Overall, I was pleased with the installation and relieved that it worked after reading all of the negative comments in this thread- my fear was that I was stuck with a non-returnable shower pan that was doomed to fail. The installation wasn't as easy as the video suggested, but it wasn't complicated either. At $650, the Tile-Redi pan was $250-300 more than ordering the Quick-pitch system and pouring my own pan, but this still seemed simpler, faster, and maybe more fool proof than learning to pour, slope and plumb a poured shower basin. Again, I'm not a professional and have little experience on which to reflect. I hope this is helpful for someone else considering a DIY bathroom remodel.
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Old 07-10-2011, 10:30 PM   #66
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This thread is like Herpes Simplex. It just keeps popping up when least expected.
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Old 07-13-2011, 08:46 PM   #67
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I am going to be installing a 30x60 base and I appreciate all the good suggestions and comments. I don't have access to the plumbing from the basement due to a finished ceiling. Are there any tips or tricks to set the drain pipe as you set into the mortar bed.

Thanks!!
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Old 07-13-2011, 08:49 PM   #68
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Quote:
I am going to be installing a 30x60 base and I appreciate all the good suggestions and comments. I don't have access to the plumbing from the basement due to a finished ceiling. Are there any tips or tricks to set the drain pipe as you set into the mortar bed.
Go through a wall on the drain-end.
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Old 07-13-2011, 08:56 PM   #69
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Originally Posted by sdwalleye View Post
I am going to be installing a 30x60 base and I appreciate all the good suggestions and comments. I don't have access to the plumbing from the basement due to a finished ceiling. Are there any tips or tricks to set the drain pipe as you set into the mortar bed.

Thanks!!

Did you read any of the real life horror stories here??

Those things are more prone to failure than success.
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Old 07-13-2011, 09:22 PM   #70
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Crap, I wasn't realizing what thread this was in. I'll bet you have a center drain. That requires some total accuracy in stabbing the pan and drain.

Sorry I was confused.

The elevation of the drain stub must be accurate as well as the positioning of the stub up.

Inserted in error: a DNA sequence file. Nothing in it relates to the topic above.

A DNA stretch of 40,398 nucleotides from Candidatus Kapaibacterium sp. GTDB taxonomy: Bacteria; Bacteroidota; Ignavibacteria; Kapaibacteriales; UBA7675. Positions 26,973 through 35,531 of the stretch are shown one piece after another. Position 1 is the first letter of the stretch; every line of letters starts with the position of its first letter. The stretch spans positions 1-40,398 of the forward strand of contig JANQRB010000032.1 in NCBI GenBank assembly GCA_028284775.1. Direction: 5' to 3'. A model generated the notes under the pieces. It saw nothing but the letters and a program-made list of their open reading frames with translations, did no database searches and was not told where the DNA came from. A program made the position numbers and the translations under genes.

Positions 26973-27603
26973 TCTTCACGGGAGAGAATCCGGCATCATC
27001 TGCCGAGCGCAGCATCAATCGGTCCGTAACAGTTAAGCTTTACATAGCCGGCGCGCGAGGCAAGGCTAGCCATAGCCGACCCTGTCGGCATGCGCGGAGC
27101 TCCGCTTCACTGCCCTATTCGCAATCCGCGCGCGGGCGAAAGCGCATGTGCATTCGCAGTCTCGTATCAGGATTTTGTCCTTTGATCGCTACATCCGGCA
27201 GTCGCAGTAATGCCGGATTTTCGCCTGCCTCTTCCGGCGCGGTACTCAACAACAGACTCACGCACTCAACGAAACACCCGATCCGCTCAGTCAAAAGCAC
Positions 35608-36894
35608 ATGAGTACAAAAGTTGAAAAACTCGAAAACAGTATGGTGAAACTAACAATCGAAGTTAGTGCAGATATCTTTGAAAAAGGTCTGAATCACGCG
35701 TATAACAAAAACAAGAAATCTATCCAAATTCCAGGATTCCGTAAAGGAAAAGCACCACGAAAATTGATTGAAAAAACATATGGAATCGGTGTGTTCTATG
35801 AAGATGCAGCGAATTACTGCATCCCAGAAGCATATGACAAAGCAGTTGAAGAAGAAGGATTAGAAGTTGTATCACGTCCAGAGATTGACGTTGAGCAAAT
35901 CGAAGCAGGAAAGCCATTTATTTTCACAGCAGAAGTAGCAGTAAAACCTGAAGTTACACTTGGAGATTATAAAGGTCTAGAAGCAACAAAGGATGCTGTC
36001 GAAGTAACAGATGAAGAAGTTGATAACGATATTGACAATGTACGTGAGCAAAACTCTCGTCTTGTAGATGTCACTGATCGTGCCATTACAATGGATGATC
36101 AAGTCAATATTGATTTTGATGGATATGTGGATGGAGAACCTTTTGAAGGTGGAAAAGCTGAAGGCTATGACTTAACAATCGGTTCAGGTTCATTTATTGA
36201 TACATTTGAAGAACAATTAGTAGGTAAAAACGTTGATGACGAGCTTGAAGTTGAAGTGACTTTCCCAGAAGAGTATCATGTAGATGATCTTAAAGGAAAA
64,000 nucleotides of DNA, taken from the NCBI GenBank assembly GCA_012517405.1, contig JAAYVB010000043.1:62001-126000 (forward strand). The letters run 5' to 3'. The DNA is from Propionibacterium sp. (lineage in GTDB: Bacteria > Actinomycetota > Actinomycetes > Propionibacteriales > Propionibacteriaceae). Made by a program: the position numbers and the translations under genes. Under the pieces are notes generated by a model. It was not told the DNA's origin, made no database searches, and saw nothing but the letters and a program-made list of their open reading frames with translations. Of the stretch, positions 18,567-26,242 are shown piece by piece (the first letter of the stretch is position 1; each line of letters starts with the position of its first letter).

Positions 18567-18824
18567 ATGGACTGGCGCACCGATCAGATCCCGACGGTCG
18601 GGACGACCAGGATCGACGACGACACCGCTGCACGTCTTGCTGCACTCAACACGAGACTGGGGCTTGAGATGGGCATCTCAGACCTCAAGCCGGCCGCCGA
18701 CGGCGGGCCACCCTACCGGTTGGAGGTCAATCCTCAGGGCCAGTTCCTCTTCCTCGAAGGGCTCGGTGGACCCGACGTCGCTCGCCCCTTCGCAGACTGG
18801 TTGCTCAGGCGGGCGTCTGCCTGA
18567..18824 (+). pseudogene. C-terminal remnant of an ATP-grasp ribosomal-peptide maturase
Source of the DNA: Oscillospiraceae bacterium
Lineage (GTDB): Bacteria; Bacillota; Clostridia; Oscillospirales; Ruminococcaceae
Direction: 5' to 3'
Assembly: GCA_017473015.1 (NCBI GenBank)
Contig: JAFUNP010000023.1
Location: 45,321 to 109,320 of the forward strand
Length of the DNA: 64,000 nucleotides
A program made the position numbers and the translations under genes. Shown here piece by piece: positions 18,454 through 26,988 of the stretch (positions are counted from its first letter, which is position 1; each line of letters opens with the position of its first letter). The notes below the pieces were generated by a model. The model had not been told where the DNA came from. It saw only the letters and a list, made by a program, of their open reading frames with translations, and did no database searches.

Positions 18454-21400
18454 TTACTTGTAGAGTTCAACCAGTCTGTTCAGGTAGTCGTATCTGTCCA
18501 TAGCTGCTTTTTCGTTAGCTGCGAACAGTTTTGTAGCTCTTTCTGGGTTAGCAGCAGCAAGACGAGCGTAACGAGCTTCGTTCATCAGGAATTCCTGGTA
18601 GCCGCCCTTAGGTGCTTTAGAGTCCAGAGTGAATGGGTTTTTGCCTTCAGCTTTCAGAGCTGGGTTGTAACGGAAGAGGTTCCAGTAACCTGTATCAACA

Once the mud is in place and the pan is being placed don't get in that thing and depress the mud too much or the base will flex later.
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Old 07-20-2011, 10:18 AM   #71
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Ok. I already have the pan installed and it is "tile ready" (how mis-leading is that name?).

I too have deflections in the pan. I'm planning on the drill and screw method of repair. My question is do I have have to line the pan with the Kerdi/Kerdi Fix or can I screw it down and seal the screw heads with waterproof polyurethane sealer? (same sealer used for roof flashing, etc...)

Thanks in advance for any help!

Jeff
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Old 07-20-2011, 10:40 AM   #72
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Let's see what others have to say but you'll not be getting my blessing on that abbreviated fix.
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Old 07-20-2011, 11:12 AM   #73
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Let's see what others have to say but you'll not be getting my blessing on that abbreviated fix.
Help me out with your concern. At this point I'm willing to go the Kerdi route but was wondering if this "sealer" fix might work...
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Old 07-20-2011, 06:22 PM   #74
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Is your miracle sealer going to be compatible with the epoxy tile thinset they give you to use with that system?

I can answer that but I'll let you researcfh it on your own.
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Old 07-20-2011, 07:42 PM   #75
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Tile Redi Shower pan question


Not looking for a smart a$$ answer! If you want to be that guy, do it somewhere else!

I thought this forum was for help!

The sealer I have is from Home Depot, made by Loctite and is 100% polyurethane. This product remains pliable after application. My assumption is that because the TileRedi pan is polyturethane, the two would be compatible. Is it wrong for me to consider this option?

Loctite also makes a construction adhesive that is 100% polyurethane. It however hardens to a solid.